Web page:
Whether you and your roommate are besties or you found each other on Craig’s List, decorating together definitely has its challenges. Chances are you won’t have exactly the same taste in décor or the same vision about how you want your home or apartment to look. Furnishing your shared space will involve compromise, and force you to decide what design elements are really important to you and what you’re willing to sacrifice. But while it is a challenge, it’s not an impossible one. It’s totally achievable to not only find a middle ground, but to come together on a beautiful living space that you both truly love. So today I am sharing a few tips I learned from my years spent rooming with friends, along with some expert advice from Orlando Soria, West Coast Creative Director of Homepolish…
Start on the Same Page
Before you begin, it’s important that you sit down together and make sure you’re on the same page. Brainstorm a few key words to describe your style, pick out a color palette, and start a joint décor board on Pinterest. Orlando advises, “Ask your roommate what they like and what they hate. The most important part is that your roommate feels like you’re listening. The more sympathetic you seem to their design needs, the more willing they will be to listen to what you want.” This applies to budget too: “People get in trouble when they don’t make their expectations clear before they get started. Usually one person has one idea about what she wants to spend money on, while her roommate might have something totally different in mind.”
Pull it Together
Unless it’s your very first apartment, both you and your roommate will probably have existing furniture and décor from your last place. Luckily, there are a few easy and inexpensive things you can do to make your combined home decor inventory look cohesive. This includes painting or refinishing a couple key pieces of furniture, switching out knobs, purchasing a slipcover or new throw pillows for the couch, and hanging onto both of your wall art but investing in a cohesive set of frames. And as far as double items go, Orlando suggests selling, donating, or storing items that are redundant. Don’t try to make two sofas in your living room work unless they really make sense together!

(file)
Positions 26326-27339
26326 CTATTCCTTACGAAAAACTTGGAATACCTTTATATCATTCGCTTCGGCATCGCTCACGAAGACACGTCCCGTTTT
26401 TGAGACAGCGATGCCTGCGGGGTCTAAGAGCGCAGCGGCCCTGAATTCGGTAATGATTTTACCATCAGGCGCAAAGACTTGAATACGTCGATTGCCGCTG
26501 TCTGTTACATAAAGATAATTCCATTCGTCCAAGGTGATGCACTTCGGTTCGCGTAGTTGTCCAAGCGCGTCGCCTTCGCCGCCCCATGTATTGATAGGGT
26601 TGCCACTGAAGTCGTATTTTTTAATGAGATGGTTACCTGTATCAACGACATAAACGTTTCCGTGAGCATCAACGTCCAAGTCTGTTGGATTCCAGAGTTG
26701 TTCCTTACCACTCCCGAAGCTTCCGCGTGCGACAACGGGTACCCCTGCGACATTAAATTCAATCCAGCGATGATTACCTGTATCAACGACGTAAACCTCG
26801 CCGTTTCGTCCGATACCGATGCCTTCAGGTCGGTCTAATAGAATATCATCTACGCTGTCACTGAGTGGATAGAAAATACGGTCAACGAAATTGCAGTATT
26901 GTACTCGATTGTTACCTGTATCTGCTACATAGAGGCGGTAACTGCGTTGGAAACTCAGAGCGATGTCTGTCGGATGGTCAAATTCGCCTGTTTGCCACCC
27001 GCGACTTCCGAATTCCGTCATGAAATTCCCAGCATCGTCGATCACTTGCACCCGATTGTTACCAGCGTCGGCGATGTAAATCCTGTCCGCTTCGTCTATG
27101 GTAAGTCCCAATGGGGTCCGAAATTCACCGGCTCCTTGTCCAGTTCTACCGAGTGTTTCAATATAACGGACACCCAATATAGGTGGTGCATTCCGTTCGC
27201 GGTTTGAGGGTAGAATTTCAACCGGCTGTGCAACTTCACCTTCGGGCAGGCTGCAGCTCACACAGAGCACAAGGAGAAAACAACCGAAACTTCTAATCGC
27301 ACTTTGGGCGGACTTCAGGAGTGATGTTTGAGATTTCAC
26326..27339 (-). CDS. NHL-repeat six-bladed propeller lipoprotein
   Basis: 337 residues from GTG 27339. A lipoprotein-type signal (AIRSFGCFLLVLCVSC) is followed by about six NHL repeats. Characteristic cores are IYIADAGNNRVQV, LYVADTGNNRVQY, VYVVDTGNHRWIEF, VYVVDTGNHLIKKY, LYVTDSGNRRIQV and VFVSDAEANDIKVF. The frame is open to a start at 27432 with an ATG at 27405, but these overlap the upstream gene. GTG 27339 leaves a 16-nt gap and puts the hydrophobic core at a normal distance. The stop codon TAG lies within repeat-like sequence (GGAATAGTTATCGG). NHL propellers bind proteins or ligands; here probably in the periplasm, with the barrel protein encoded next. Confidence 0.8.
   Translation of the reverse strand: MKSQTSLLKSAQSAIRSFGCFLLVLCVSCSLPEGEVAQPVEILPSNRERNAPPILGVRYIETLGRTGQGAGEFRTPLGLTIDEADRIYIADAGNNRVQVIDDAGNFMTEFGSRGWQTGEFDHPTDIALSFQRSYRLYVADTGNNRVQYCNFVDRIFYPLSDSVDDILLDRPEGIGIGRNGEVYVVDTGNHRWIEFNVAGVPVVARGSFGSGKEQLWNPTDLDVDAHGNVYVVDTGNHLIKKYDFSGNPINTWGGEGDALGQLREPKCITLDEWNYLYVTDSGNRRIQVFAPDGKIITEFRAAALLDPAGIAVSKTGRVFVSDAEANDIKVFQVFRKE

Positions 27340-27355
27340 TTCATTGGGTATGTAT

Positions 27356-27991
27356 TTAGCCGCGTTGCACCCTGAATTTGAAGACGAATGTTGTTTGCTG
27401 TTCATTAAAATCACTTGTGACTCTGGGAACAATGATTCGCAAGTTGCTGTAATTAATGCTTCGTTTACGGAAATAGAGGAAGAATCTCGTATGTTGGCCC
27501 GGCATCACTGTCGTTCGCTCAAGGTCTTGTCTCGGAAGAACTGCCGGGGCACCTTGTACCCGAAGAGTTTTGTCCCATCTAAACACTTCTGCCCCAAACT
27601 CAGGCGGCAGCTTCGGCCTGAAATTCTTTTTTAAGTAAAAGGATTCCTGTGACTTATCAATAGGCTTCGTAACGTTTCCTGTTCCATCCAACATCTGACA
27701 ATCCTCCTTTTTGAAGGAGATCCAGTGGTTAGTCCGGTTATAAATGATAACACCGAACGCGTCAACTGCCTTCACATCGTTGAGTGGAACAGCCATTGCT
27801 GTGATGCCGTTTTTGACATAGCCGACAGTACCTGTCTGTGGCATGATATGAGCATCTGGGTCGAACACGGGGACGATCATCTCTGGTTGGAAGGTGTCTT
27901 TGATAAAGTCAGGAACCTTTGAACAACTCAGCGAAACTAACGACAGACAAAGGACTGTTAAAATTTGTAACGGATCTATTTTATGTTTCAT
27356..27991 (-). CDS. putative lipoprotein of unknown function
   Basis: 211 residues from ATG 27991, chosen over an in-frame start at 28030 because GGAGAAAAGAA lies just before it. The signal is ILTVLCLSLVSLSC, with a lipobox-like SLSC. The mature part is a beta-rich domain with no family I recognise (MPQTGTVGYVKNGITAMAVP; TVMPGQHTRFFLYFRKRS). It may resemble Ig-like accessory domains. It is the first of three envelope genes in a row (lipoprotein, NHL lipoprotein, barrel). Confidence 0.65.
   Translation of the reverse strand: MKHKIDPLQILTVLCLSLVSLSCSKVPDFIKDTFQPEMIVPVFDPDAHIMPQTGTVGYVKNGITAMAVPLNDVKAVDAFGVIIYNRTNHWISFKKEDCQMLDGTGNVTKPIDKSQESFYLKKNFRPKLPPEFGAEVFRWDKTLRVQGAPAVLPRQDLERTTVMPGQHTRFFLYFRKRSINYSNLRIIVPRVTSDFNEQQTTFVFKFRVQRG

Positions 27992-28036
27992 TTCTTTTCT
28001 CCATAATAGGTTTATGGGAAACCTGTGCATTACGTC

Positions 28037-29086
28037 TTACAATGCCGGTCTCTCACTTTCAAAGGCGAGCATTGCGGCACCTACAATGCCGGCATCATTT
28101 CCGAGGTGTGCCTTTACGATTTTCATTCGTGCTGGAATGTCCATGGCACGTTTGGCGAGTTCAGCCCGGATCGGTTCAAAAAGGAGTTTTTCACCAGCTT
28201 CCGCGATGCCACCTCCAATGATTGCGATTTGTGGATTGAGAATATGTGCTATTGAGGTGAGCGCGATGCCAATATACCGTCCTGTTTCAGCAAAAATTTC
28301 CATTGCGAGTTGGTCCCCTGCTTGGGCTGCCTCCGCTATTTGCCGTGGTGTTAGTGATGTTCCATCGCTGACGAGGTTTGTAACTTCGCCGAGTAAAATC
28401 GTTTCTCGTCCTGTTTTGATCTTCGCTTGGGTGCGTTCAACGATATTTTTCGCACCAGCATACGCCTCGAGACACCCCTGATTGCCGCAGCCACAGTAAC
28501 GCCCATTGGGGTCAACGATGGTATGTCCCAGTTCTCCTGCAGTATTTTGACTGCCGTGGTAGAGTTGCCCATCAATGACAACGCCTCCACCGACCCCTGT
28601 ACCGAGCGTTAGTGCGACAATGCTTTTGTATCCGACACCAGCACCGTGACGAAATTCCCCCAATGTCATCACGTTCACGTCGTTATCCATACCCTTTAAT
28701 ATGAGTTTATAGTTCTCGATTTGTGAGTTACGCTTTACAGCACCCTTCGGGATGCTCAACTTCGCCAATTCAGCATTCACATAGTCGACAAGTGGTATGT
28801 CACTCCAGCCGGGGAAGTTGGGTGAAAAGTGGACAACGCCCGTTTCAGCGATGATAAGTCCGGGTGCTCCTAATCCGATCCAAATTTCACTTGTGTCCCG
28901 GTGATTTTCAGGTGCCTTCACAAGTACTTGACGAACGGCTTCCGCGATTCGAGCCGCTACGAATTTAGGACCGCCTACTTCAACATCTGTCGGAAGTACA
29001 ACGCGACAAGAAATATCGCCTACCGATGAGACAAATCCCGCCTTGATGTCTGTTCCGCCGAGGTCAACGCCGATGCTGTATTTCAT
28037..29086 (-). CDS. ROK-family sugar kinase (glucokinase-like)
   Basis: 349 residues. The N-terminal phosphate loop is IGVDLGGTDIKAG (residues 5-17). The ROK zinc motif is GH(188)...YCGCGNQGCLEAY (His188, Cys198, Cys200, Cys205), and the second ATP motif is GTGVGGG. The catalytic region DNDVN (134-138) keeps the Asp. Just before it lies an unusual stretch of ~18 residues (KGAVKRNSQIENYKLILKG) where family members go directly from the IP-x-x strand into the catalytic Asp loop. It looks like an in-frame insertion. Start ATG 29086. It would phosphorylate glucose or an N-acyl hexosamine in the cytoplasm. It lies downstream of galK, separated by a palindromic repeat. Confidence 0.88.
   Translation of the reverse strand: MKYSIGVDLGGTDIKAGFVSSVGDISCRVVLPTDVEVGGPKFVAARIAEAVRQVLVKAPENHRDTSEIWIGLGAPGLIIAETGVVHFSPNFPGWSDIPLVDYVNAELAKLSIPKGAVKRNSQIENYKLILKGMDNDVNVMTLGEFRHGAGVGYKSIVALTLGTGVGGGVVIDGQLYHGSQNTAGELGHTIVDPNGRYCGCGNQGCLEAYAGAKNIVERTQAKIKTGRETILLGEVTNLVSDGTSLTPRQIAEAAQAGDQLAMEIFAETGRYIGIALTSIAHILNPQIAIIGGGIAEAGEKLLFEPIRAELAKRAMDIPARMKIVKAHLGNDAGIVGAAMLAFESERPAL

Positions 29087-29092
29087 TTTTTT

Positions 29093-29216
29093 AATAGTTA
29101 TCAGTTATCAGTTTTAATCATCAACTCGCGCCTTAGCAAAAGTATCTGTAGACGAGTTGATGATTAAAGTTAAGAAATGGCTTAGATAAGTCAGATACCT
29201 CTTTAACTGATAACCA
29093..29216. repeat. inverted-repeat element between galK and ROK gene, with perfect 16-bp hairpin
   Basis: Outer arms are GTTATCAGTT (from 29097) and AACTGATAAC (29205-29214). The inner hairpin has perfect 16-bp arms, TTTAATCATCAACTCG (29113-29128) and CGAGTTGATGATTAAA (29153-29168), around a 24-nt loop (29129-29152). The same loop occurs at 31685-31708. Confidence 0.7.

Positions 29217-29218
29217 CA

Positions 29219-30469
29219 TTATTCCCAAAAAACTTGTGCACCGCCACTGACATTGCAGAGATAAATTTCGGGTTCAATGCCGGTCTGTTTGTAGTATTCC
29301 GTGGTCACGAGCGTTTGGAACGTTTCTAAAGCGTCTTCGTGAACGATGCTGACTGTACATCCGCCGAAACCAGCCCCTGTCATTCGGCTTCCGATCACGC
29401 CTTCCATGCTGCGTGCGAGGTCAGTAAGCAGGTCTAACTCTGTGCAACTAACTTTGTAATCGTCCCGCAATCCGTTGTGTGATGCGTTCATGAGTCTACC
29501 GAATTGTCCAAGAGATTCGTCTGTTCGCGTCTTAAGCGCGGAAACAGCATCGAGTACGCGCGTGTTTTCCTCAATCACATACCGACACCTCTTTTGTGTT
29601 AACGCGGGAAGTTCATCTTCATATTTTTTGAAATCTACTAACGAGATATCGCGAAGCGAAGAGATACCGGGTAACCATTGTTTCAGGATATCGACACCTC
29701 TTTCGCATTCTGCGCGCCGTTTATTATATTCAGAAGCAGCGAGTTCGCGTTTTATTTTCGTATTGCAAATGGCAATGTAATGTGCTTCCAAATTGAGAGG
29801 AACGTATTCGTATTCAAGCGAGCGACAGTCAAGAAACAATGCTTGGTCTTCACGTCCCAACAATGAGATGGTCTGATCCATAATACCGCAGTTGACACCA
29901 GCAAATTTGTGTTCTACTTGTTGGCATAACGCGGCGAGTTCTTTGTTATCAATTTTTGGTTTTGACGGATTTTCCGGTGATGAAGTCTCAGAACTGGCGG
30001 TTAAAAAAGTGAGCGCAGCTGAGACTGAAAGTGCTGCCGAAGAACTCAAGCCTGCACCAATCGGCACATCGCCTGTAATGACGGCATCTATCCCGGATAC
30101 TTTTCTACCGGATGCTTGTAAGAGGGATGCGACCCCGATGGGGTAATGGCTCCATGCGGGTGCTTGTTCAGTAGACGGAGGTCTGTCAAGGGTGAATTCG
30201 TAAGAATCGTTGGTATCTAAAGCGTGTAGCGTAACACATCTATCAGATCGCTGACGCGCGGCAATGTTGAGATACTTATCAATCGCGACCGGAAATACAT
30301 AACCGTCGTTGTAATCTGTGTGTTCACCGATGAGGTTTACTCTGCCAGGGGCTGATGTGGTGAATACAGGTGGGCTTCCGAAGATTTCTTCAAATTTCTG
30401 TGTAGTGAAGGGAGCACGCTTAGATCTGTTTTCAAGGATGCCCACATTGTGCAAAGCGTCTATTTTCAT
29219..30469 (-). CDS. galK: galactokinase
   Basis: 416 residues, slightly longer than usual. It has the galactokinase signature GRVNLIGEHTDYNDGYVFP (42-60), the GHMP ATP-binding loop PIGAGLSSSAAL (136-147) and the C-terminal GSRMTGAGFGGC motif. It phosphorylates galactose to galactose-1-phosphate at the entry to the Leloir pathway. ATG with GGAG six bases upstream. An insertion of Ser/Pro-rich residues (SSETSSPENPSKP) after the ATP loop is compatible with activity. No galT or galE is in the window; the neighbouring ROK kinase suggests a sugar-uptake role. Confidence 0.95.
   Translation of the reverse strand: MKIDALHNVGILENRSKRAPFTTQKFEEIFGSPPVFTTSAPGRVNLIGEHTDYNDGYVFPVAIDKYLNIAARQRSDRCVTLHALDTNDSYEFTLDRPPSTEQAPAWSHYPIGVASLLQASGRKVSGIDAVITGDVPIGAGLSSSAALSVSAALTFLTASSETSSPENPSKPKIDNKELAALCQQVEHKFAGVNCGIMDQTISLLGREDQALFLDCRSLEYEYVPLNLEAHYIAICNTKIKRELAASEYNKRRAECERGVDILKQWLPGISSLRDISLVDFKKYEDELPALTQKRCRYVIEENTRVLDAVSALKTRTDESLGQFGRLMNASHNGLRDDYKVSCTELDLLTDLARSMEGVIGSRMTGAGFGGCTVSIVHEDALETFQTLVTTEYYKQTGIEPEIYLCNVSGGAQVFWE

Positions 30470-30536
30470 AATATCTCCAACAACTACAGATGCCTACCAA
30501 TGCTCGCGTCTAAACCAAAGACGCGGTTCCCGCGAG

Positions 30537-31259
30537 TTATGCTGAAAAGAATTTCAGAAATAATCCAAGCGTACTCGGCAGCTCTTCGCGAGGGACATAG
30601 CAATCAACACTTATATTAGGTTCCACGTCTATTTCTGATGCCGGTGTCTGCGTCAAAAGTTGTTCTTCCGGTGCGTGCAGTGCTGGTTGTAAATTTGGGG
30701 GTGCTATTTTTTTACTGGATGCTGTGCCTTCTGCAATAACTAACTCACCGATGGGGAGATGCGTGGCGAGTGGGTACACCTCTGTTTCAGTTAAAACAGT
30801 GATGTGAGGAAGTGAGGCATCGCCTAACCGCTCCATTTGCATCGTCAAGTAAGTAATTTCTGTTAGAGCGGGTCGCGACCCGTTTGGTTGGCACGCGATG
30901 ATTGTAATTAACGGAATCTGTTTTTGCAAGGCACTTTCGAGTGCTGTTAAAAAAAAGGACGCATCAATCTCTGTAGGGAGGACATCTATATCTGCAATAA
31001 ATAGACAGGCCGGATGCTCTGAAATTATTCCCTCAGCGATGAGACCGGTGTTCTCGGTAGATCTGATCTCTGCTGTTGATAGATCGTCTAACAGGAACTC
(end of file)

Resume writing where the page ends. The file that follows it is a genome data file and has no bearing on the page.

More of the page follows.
Split the Difference
If you just can’t seem to compromise creatively, you each might want to consider taking ownership over different spaces. As Homepolish’s Orlando says, “If your roommate is super adamant about what she wants the bathroom to look like, suggest she take that on as a design project while you take on the kitchen. This gives you each responsibility and ownership over a project, and makes designing the home a fun activity instead of an annoying argument.”
Embrace Your Bedroom
It goes without saying that you will have to make certain sacrifices in the shared spaces like the living room, dining room, and kitchen. So if you feel stifled creatively, let your true style shine through in your bedroom. If it makes you feel better to have a place to freely express your taste in decor, the bedroom doesn’t have to feel 100 percent in line with the other rooms in the house. Once you move in with your significant other, this no longer applies (bye bye, adorable girly bedding…). So have fun with it while you still can!
I hope these tips help! And most importantly, just keep this in mind: Being on good terms with your roommate is way more important than having your home designed exactly how you wanted it.
Are you living with a roommate right now? What kind of décor tips have you learned?
Share them in the comments.